Encounters with Cultural Difference: Cosmopolitanism and Exoticism in Tanna (Martin Butler and Bentley Dean, 2015) and Embrace of the Serpent (Ciro Guerra, 2015)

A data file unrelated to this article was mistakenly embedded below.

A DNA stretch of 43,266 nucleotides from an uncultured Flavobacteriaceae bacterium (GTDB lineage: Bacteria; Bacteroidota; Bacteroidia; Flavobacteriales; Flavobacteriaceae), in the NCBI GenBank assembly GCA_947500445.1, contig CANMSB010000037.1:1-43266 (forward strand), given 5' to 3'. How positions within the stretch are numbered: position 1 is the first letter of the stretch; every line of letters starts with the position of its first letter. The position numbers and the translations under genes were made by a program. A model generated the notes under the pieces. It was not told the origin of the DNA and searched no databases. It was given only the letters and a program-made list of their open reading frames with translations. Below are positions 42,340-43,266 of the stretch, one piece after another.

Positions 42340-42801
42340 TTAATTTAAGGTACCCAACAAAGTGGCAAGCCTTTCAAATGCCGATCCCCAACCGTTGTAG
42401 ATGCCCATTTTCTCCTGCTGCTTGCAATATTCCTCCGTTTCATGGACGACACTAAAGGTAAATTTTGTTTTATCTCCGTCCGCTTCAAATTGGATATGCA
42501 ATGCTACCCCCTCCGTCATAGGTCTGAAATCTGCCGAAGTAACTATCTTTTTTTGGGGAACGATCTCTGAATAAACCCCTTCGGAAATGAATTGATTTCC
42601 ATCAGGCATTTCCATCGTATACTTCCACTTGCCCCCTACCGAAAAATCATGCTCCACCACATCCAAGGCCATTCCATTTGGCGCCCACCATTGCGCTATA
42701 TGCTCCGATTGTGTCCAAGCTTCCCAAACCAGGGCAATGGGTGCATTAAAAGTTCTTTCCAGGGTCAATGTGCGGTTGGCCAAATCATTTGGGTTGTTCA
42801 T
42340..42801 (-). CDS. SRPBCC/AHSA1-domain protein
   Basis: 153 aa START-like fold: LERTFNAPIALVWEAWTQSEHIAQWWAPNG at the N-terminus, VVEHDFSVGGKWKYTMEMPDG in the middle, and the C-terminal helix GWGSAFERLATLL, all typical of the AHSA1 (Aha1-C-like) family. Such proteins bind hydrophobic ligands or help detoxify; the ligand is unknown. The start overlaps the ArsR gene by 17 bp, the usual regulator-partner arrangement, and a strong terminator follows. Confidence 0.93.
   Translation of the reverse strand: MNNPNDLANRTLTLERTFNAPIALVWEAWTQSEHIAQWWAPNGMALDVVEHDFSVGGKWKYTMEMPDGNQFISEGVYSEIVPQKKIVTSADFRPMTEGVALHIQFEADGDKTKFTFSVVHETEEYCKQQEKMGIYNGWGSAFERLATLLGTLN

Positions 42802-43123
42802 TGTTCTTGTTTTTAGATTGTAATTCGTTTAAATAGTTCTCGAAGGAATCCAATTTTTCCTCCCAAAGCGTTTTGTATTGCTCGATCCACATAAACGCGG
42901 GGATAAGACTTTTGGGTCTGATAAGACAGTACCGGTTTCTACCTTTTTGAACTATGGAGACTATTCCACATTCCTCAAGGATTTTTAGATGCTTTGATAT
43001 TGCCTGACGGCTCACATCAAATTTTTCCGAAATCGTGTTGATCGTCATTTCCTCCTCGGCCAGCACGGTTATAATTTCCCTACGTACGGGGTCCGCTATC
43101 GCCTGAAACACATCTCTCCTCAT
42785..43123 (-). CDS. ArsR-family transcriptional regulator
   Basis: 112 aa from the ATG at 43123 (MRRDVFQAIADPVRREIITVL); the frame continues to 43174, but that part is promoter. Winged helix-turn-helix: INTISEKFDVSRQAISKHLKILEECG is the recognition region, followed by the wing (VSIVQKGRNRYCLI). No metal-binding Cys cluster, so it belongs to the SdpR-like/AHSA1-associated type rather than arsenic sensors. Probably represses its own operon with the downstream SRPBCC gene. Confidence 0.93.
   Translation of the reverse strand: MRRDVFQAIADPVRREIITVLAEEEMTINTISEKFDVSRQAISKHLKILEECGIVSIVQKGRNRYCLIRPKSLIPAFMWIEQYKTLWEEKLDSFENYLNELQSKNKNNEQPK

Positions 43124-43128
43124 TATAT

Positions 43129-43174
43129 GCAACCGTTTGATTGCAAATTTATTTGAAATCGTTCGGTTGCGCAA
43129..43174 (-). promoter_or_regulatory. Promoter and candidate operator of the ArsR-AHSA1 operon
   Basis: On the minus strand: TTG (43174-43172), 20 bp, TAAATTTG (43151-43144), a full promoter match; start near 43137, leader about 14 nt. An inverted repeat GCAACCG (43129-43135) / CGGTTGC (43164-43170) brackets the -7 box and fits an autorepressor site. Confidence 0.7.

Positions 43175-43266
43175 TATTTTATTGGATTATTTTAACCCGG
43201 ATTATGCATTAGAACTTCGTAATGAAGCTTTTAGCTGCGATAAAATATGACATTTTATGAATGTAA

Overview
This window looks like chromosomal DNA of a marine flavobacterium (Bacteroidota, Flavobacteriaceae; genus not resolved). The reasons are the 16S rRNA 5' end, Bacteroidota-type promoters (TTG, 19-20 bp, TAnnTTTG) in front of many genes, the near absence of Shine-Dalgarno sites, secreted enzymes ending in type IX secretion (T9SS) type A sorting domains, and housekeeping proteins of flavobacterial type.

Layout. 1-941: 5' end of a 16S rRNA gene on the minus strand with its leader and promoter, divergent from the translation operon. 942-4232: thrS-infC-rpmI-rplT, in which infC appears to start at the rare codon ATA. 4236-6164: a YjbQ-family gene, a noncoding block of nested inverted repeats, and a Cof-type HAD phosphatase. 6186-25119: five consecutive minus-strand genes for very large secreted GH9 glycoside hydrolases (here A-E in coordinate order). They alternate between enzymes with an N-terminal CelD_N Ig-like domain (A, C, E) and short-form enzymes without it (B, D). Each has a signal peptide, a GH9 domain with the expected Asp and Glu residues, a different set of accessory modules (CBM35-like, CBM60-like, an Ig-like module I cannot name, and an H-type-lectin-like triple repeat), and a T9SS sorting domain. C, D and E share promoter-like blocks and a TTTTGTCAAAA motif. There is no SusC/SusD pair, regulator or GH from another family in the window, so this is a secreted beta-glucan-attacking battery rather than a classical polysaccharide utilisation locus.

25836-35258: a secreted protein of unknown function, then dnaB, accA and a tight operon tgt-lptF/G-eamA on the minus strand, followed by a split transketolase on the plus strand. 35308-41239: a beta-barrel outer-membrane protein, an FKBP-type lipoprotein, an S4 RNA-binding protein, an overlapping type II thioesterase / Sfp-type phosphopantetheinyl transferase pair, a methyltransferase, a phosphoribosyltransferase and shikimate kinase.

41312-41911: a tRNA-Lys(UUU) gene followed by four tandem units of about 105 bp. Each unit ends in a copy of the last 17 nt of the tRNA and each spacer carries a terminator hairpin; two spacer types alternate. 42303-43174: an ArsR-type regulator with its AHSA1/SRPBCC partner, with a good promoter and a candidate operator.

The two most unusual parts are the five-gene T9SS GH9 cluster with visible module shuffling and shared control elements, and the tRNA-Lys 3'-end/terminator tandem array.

Abstract: This essay aims to critically reassess and, ultimately, rehabilitate exoticism, understood as a particular mode of cultural representation and a highly contested discourse on cultural difference, by bringing it into dialogue with cosmopolitanism. It offers a theoretical exploration of exoticism and cosmopolitanism alongside associated critical frameworks, such as the contact zone, autoethnography, authenticity and cultural translation, and brings them to bear on two award-winning films that aptly illustrate a new type of exoticism in contemporary world cinema. Using Tanna (Martin Butler and Bentley Dean, 2015) and Embrace of the Serpent (Ciro Guerra, 2015), both made in collaboration with Indigenous communities, as case studies, this essay proposes that exoticism is inflected by cosmopolitan, rather than colonial and imperialist, sensibilities. It therefore differs profoundly from its precursors, which are premised on white supremacist assumptions about the Other which legitimised colonial expansion and the subjugation of the subaltern. By contrast, the new type of exoticism challenges and decentres Western values and systems of knowledge and aligns itself with the ethico-political agendas of cosmopolitanism, notably the promotion of crosscultural dialogue, an ecological awareness and the empowerment of hitherto marginalised communities.